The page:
Forged by his father, Khabib Nurmagomedov's champion mentality endures

Kevin Iole
·Combat columnist
·4-min read

There have been many great fighters through the years who were trained by their fathers. The father would take the fighter as a young boy and develop him into a dominant force.

A lot of times, though, it would take someone else to take the fighter from the precipice of greatness to that next level.

It happened with Roy Jones Jr. and his father, Roy Jones Sr. Shane Mosley split with his father, Jack Mosley. Floyd Mayweather Jr. had his moments with his father, Floyd Sr.

It’s difficult for the father because when the fighter hits a certain level of success, the dynamic in their relationship changes. The fighter gets rich and famous, is usually more emotionally mature, and naturally wants to plot his own course.

It’s hard for a lot of fathers to accept being the second fiddle and stepping aside after they moved their sons so far.

That never was the case between Khabib Nurmagomedov, the UFC’s lightweight champion, and his father/trainer, Abdulmanap. No matter how successful Khabib became, he looked to his father for leadership, guidance and advice.

Abdulmanap Nurmagomedov died in Russia on July 3 from complications resulting from COVID-19. Khabib was extraordinarily close with his father and his death left a void that will never be filled.

But there was also a hole in his professional life because of what his father had meant to him as a fighter. And when he began his training camp for his bout against Justin Gaethje on Saturday at UFC 254, he was at times lost and confused.

His American coach, Javier Mendez, would eventually join him in Russia for camp and then travel with him to Abu Dhabi. But as Nurmagomedov, who is 28-0 overall in MMA and 12-0 in the UFC, began his workouts, he had to do so on his own, without the man who had set up every camp he’d ever had.

It was far from an easy task.

“It was very hard,” Nurmagomedov told Yahoo Sports. “It was very hard in my training camp. I stayed in my village at home [in Russia] and I trained twice a day. Sometimes, I didn’t understand what I needed to be doing. It was very hard for me. Half my training camp, the beginning of my training camp, all of August and a little bit in July, it was very hard. It was a very tough time. Even now [it is difficult].”

Mixed martial arts (MMA) fighter Khabib Nurmagomedov and and his father Abdulmanap Nurmagomedov give a press conference in Moscow on November 26, 2018. (Photo by Kirill KUDRYAVTSEV / AFP)        (Photo credit should read KIRILL KUDRYAVTSEV/AFP via Getty Images)
Abdulmanap Nurmagomedov's legacy lives on in his UFC champion son. (Photo by Kirill Kudryavtsev/AFP via Getty Images)

Mendez has worked with Nurmagomedov for eight years, but he was not certain what to expect when he finally got to Russia to coordinate the training camp. That was a role that Abdulmanap would fill until Khabib would fly to the U.S. to train under Mendez at the American Kickboxing Academy in San Jose, California.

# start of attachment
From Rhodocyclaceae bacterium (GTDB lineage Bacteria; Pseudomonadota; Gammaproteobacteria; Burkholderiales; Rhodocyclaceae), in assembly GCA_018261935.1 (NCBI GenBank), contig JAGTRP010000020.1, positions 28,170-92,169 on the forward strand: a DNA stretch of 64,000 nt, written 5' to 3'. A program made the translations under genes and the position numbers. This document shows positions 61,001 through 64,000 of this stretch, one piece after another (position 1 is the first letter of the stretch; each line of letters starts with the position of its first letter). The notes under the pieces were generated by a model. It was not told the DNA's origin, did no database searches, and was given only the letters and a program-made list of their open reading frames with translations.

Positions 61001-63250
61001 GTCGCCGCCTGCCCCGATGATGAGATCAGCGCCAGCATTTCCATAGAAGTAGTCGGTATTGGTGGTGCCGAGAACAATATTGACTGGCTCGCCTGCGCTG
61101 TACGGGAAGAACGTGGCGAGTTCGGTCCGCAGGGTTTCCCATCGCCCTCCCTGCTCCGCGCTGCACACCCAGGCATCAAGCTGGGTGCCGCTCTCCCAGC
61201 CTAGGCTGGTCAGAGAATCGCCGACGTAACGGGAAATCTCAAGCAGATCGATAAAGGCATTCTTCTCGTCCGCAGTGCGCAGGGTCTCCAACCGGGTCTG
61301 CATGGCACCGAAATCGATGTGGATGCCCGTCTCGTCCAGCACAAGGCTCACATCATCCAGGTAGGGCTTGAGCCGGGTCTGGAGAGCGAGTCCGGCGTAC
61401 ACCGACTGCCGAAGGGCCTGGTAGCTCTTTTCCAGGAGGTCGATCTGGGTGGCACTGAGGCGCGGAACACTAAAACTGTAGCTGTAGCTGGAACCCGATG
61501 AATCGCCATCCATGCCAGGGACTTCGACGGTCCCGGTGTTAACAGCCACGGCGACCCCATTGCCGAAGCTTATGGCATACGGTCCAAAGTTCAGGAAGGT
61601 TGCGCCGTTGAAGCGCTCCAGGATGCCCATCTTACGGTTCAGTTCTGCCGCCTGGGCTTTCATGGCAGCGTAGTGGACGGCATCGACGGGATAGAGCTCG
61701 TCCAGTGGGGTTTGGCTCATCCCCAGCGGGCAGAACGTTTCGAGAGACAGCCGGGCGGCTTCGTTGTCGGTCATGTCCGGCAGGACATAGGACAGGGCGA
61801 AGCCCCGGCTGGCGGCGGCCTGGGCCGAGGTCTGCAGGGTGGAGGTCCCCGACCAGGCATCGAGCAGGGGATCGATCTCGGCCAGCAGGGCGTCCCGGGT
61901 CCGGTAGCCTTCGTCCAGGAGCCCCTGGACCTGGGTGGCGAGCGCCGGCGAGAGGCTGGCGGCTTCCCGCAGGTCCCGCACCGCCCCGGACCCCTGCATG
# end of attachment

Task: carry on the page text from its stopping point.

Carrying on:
Mendez and Abdulmanap shared a philosophy on MMA that was similar, so that made it easier on Khabib, but Mendez was aware of how close father and son were. It was a tough moment for him, because of that.

What he found when he arrived was a champion who was determined to uphold his father’s legacy and honor him by putting on a memorable performance in the biggest fight of his life.

“Anyone who knows Khabib knows he’s very strong mentally and that mentality that he has is as strong as it’s ever been,” Mendez told Yahoo Sports. “He’s a competitor and those kinds of guys, they want to win no matter what and no matter what they’re doing. But he very much sees this as a way to honor his father’s legacy by going out there and proving himself yet again.”

Nurmagomedov has made things easy for himself during his career by working diligently and never assuming anything. Even when he disagreed with his father or with Mendez, he sucked it up and did what he was told.

It’s an attitude that is increasingly rare, but it’s one that has led him to the pinnacle of his sport.

“They have very similar thinking about MMA,” Nurmagomedov said. “They were almost the same age and both of them were old-school style. All the time, they’d say to me, ‘You have to do this. You have to do this.’ Even my father, even Coach Jav would say that. Sometimes I’d say ‘OK,’ but sometimes, I didn’t agree with them.

“I’d say, ‘OK, I’m going to follow this. I’m going to do this. If you guys think it’s going to help me, let’s go.’ I always believe in those guys, but even if I don’t, I do what they say. That’s why I’m here, why I’m undefeated and why I’m the champion. … Sometimes you don’t like something, but you have to do it.”

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